The Stefanik campaign reported having $2.1 million cash on hand. 

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Cheney And Stefanik

Liz Cheney’s trouble began soon after the Jan. 6 riot, when she placed the blame squarely at the feet of former President Donald Trump.

At the time, she called it “the most egregious violation of an oath of office of any president in our history.” She then became one of just 10 House Republicans to vote to impeach Trump for what they saw was his role in the violence at the Capitol.

Cheney came under fire not just from Trump and his supporters, but she also garnered some trouble at home.

Almost immediately following her impeachment vote, she had a 2022 primary challenger. Since then, others have jumped into the race in Wyoming to unseat her.

Cheney is not the lone House member to get a primary challenger. Of the 10 that voted to impeach, nine of those have 2022 primary challengers.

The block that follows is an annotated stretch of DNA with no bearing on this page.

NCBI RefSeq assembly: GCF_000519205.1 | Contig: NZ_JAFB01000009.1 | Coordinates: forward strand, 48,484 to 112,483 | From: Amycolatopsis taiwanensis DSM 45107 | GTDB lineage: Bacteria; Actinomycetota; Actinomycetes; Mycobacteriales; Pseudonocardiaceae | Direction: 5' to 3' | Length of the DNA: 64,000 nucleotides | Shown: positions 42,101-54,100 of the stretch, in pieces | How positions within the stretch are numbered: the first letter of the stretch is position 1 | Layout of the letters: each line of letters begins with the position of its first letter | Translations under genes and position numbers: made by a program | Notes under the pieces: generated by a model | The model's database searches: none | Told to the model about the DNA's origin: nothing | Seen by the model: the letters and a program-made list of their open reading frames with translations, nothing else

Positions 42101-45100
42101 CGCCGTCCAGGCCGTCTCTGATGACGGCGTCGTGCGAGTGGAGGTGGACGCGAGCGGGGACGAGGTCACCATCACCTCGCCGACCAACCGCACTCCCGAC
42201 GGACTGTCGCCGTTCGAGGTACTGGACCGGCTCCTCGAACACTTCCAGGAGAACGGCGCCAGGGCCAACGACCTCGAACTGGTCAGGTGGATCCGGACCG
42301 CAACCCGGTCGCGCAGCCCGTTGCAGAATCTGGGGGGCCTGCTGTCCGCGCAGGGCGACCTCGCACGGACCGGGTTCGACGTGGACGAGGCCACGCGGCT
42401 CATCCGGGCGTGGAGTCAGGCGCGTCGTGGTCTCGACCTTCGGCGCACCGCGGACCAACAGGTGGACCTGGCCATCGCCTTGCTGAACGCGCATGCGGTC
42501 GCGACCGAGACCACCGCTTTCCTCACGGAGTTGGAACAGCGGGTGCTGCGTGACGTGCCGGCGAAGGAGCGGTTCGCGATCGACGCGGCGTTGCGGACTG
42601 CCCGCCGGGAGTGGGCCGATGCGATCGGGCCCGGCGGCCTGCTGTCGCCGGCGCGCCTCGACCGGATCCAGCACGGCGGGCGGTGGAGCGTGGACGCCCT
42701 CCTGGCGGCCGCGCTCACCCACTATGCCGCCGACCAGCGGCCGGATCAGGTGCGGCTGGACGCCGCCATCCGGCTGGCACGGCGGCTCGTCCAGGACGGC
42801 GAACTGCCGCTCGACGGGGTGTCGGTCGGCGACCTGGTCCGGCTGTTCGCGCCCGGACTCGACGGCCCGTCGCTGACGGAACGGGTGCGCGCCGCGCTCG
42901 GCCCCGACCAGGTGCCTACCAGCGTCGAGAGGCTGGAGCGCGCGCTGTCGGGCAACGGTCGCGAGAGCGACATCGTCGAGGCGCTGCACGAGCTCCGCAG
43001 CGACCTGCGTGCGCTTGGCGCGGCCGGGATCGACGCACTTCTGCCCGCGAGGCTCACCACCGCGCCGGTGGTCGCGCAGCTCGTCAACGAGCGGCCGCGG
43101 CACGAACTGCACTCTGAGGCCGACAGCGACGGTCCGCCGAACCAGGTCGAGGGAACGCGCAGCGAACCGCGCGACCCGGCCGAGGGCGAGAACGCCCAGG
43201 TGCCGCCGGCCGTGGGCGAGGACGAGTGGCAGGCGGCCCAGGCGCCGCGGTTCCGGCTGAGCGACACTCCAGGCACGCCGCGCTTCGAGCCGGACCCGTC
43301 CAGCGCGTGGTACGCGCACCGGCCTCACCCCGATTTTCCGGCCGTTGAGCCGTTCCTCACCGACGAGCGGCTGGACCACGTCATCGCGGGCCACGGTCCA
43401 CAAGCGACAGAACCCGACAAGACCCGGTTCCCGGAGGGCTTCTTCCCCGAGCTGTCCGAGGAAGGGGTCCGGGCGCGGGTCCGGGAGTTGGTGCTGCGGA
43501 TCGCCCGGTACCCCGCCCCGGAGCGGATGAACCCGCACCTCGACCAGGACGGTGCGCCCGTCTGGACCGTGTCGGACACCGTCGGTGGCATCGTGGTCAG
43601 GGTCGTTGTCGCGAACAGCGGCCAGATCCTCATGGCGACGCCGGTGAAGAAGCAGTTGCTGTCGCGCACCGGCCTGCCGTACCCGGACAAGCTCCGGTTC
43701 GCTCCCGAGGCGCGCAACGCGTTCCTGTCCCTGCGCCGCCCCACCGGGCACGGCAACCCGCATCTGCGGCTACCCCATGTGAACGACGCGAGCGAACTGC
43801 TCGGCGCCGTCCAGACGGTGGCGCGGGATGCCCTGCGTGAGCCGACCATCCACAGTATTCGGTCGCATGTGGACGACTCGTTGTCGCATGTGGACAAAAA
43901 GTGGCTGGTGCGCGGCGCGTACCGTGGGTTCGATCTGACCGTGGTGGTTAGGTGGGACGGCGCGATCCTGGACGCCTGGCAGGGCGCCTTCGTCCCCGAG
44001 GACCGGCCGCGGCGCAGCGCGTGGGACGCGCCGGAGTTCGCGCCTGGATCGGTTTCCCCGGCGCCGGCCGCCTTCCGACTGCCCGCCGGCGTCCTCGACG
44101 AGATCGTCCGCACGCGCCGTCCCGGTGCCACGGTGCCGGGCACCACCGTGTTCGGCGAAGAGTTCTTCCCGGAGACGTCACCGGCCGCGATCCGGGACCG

Republicans first tried to remove Cheney from her Conference Chair position in February, but she managed to hang on to her position. On the second attempt in May, she was removed from the Conference Chair position.

Elise Stefanik is a fourth term Congresswoman from upstate New York. She is young, and has described herself as the opposite of far-left Democrat Congresswoman Alexandria Ocasio-Cortez.

Stefanik’s district has seen a bigger shift to the right since the election of Donald Trump, and she has become an ally of Trump. Trump hosted a fundraiser for Stefanik back in June that brought in $250,000.

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GOP Feeling Good About 2022

The National Republican Congressional Committee is set to report $79.2 million raised in the first half of 2021.

The NRCC reports having $55 million cash on hand, compared to $44 million for the DCCC.

NRCC Chairman Tom Emmer said of the cash haul, “We will take back the majority next fall and voters are doing everything they can to help us accomplish that goal,” NRCC Chairman Tom Emmer said in a statement. “Every vulnerable House Democrat should be eyeing the exits because if they choose to run, they will lose.”